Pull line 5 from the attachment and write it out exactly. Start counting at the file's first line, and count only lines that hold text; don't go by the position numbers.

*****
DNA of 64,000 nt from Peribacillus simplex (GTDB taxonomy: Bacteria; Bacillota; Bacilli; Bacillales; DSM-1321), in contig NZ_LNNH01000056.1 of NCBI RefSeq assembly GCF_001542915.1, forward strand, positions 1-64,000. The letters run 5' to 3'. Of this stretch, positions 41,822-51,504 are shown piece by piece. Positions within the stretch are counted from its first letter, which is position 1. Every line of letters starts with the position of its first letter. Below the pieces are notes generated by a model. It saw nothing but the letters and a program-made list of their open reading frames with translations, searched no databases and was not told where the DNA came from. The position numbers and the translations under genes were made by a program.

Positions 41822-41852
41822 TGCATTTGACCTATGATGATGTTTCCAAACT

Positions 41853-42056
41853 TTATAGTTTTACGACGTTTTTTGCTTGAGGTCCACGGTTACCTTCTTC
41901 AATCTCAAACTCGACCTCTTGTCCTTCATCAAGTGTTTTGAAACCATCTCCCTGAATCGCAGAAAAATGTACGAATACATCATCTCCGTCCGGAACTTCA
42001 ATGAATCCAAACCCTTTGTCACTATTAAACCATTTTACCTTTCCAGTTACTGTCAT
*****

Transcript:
41853 TTATAGTTTTACGACGTTTTTTGCTTGAGGTCCACGGTTACCTTCTTC